practice in terms of patient imaging, biopsy techniques and surgical prostatectomy techniques [7]. It was thus felt important to evaluate EN2 in a prospective study reflecting current practice, diagnostic and surgical techniques. Compared to the previous retrospective study, we evaluated the relationship between pre-surgical levels of EN2 in urine and pathological features in a lower risk RP group.

The relationship between PSA and tumour volume has been extensively investigated as both PSA and tumour volume are independent predictors of outcome [12]. In this study, the RP population was representative of contemporary practice with 63% of men presenting with T1c disease. Most men (85%) in this study had significant levels of EN2 in their urine. There was a strong correlation between EN2 and tumour volume (p < 0.001) and pathological T stage (pT2 versus pT3a p < 0.0063). There was no correlation between PSA levels with either tumour volume or total prostatic volume. There was also a significant correlation with margin positivity. No statistical differences in EN2 and PSA levels and Gleason grade were evident: this is understandable in terms of patient selection for RP in this study, and will be evaluated again in an ongoing prospective study involving a number of PC diagnostic biomarkers in addition to EN2.

Low volume PC (< 0.5ml) is considered to have a low potential to metastasize and this cutoff has been used to designate cancers as being insignificant [9]. A recent analysis of prostatectomy patients within the ESPRC (The European Randomized study of Screening for Prostate Cancer) study proposed that the threshold volume for significance may be higher: 1.3 ml and 2.5 ml for index lesion and total volume respectively [9]. There may be considerable clinical value in a pre-treatment tumour marker that provides an accurate assessment of cancer volume in terms of assessing PC progression risk i.e. to identify patients suitable for active surveillance (AS). We found that when using any of the three tumour volumes cited above, there was a highly significant difference in EN2 levels above and below these cut offs.

Patients on AS, by definition, should have small volume and low risk disease. One of the key objectives of the AS concept is that after identifying suitable patients there is continual evaluation during follow up to see if they should remain in AS or be treated. There are currently no good markers of progression in these patients, including PSA, necessitating repeated biopsy. There are indications that Gleason 7 disease may be significant whereas Gleason 6 may not. In our study we did not detect a difference in EN2 levels between Gleason 6 and 7 patients, although such a correlation may be better explored with a larger cohort. Our results to date and the simplicity and low cost of EN2 testing justifies a prospective study of 6 monthly urinary EN2 testing in conjunction with other AS criteria, and this study is currently being designed.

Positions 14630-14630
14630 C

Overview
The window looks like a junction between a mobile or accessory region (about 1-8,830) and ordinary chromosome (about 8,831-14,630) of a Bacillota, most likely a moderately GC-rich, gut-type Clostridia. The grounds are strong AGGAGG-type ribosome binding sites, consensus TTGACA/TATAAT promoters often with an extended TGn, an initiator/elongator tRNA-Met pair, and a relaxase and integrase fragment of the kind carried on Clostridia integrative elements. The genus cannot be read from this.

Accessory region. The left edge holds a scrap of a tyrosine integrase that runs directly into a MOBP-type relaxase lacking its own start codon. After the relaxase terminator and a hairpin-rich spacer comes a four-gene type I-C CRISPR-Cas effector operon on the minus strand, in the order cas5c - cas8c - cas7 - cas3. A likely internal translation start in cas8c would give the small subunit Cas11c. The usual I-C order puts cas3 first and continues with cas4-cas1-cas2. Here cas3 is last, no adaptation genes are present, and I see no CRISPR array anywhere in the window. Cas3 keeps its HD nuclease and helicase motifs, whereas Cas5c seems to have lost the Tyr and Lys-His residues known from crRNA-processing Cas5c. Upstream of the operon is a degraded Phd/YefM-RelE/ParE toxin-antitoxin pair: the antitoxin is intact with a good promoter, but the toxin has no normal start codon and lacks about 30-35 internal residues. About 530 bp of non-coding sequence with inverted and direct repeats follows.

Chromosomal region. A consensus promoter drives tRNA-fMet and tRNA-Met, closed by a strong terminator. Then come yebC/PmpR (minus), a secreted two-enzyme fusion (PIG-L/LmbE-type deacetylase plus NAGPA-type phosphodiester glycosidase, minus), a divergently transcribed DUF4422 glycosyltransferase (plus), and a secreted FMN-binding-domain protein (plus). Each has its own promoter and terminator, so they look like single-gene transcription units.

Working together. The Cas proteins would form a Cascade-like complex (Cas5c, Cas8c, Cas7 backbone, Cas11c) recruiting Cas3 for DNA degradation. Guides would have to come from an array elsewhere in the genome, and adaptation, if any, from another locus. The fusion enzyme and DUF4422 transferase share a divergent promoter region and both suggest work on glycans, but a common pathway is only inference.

There are currently large numbers of potential PC biomarkers in blood, urine and tissue under evaluation (reviewed in [13]). A significant association between low PCA3 scores and low tumour stage and grade has been reported [14,15]. In contrast, other studies have identified a correlation between high PCA3 scores and extra capsular extension [16], or have indicated no correlation with tumour volume or tumour grade [17,18]. Low levels of PCA3 were shown to correlate with low volume prostate cancer but not with higher volume and stage disease in the largest prospective study to date [19]. A logical future study would be to evaluate potential synergy of EN2 (predicting cancer volume) and PCA3 (predicting extracapsular extension) biomarkers in predicting significant disease. Furthermore, the potential utility of EN2 to aid in the active surveillance versus immediate treatment decision process may also be realised through its inclusion in continuous multivariable prediction models, such as nomograms [20]. There are a number of limitations with our study in terms of the cohort size and single network. However, confirmatory studies are currently ongoing in centers in Europe and the USA and EN2 will be evaluated concurrently with other urine and serum biomarkers concurrently with MRI imaging in the PROMIS study in the United Kingdom (

This study confirms a strong correlation between urinary EN2 levels and both tumour volume and tumour stage in a prospective cohort as determined at RP. EN2 levels were significantly higher in men with disease volumes previously used to delineate significant versus non-significant disease. This study justifies a larger multicenter evaluation of urinary EN2 levels as a biomarker of PC significance using cancer volume, pathological and PSA criteria.

5. Acknowledgements

We would like to thank Sarah Stone our sample co-ordinator, Angie Boxall for assistance with the EN2 assay and Dr Ben Haagsma for reviewing all histology. This work was funded by the University of Surrey and the Prostate Project Charity, United Kingdom. We would like to thank the following for assistance with sample procurement and review of data: Agnieszka Michael, Richard Hindley, Philip Dundee, and Francesca Launchbury.


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*The authors declare no conflict of interest.